A Truly Golden Root

By Jill Horn

Over the past decade, increased clinical attention has been attributed to turmeric, a root also known by its scientific name Curcuma longa, with a specific focus on one of its biologically active constituents, curcumin. Curcumin is found in the rhizome of the turmeric plant and based on largely preclinical studies is known to exhibit anti-inflammatory, antioxidant, anticancer, antiviral, and neurotrophic effects.1 As reviewed in The Gut Immune Connection, due to its wide-ranging health enhancing potential, curcumin has been termed a promising therapeutic agent in the prevention and early treatment of certain diseases.

However, despite evidence supporting curcumin’s health-boosting effects when ingested as food or supplements, there has been an ongoing controversy about the bioavailability of this medicinal spice. Many of curcumin’s antioxidant effects have only been demonstrated in isolated cells and therefore may not be translatable when ingested orally and depending on absorption in the human small intestine.1 This has led some scientists prematurely jumping to incorrect conclusions about the falsity of curcumin’s health-enhancing power.2 In fact, the widely observed health-promoting effects of turmeric’s curcumin are currently attributed to its influence on the gastrointestinal tract, including the gut microbiome, intestinal permeability, reduction of gastrointestinal inflammation, and the combating of bacterial, parasitic, and fungal infections.1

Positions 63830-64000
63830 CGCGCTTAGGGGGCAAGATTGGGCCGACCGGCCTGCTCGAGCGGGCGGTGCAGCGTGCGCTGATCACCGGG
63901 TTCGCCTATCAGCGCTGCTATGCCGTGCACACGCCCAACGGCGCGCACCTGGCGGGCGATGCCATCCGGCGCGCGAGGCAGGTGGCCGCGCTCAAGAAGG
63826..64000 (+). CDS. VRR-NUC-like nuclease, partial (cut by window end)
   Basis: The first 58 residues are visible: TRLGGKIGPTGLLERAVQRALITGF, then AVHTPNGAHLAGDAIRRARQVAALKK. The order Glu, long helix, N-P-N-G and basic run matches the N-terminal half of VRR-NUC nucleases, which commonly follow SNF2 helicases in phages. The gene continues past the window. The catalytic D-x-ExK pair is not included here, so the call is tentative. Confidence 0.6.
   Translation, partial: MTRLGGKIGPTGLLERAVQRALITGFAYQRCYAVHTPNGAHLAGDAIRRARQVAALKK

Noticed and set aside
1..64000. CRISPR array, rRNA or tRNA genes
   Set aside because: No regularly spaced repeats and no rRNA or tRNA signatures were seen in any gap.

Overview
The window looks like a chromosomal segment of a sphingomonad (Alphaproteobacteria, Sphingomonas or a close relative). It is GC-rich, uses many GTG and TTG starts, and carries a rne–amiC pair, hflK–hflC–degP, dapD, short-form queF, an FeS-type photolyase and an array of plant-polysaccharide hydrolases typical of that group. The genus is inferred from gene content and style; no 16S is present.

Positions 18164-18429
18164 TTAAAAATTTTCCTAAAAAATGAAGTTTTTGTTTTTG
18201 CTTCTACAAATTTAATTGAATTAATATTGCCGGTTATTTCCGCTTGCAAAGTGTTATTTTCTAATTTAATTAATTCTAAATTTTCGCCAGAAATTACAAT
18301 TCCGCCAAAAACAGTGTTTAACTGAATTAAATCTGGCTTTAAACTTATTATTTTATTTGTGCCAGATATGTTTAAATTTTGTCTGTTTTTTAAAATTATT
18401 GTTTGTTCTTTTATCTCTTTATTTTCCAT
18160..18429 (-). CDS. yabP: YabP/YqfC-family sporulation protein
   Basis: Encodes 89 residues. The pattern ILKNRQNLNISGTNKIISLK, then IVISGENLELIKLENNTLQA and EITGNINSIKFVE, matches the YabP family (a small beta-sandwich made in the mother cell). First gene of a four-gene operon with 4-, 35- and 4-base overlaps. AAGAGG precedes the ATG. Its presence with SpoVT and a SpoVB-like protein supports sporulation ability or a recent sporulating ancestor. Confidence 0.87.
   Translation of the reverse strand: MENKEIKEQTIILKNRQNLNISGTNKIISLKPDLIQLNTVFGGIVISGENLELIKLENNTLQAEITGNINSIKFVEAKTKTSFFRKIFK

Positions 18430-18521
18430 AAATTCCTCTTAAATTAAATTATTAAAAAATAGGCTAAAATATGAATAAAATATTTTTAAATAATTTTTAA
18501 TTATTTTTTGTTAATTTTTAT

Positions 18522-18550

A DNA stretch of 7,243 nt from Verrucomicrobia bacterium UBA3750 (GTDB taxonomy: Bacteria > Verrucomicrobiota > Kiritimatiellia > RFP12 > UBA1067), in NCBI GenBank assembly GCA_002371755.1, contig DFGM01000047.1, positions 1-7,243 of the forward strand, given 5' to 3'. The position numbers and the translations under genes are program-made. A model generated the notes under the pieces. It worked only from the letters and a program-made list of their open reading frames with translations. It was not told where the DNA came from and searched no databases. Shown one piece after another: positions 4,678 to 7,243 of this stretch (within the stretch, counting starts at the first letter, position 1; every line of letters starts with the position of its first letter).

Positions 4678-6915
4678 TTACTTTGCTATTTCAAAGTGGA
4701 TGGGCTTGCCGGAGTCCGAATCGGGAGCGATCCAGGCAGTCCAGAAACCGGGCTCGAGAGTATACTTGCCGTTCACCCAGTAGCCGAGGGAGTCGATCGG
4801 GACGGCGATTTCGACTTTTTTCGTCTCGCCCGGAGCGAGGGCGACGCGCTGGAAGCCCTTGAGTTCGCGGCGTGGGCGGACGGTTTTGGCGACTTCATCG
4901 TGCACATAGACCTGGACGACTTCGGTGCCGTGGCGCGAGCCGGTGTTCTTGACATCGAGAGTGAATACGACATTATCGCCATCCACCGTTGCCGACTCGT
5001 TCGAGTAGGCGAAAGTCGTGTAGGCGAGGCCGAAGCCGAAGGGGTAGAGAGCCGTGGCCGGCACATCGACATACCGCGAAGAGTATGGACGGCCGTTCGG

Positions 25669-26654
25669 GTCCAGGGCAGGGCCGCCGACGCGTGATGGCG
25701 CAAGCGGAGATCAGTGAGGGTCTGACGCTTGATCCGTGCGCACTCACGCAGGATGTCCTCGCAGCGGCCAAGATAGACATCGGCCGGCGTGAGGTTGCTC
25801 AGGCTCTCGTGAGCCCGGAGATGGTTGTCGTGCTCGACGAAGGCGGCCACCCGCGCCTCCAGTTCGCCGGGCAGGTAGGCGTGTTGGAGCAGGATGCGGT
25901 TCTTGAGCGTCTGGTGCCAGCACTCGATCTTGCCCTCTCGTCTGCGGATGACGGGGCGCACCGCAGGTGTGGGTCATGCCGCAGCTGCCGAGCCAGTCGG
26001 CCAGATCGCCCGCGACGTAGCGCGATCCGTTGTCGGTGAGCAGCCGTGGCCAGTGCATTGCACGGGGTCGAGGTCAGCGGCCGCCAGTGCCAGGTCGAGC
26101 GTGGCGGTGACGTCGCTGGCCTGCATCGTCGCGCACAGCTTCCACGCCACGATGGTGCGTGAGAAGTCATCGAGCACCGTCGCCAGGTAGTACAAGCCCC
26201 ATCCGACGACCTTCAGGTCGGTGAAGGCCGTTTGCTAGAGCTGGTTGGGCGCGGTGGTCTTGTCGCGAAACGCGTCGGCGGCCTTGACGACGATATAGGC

Specifically, curcumin has been shown to increase the diversity of the gut microbiota which may be the primary pathway through which it exhibits its health promoting effects. Several animal and human studies have demonstrated a significant alteration in the relative abundances of gut microbes as a response to the curcumin found in turmeric. One animal study investigated the effects of curcumin on diet-induced dysbiosis in rats on a high-fat diet. The group of animals that received curcumin showed a gut microbial composition which resembled the microbiome of lean comparison rats on a healthy diet.3 In another rat study, curcumin supplementation completely eliminated priorly induced colonic carcinogenic tumors, therefore demonstrating curcumin’s anti-cancer potential. This positive change correlated with increased richness of the animals’ gut microbes as well as an increased relative abundance of Lactobacilli and decreased relative abundance of Coriobacteria.4 More studies have demonstrated a positive effect of curcumin on gut microbes in animal models’, correlating with a decrease in the presentation of various diseases aspects.5, 6 However, many of these findings in animal models have yet to be confirmed in clinical human studies, and as we know from prior experience with many other microbiome-targeted interventions, the majority of these beneficial effects gets “lost in translation”.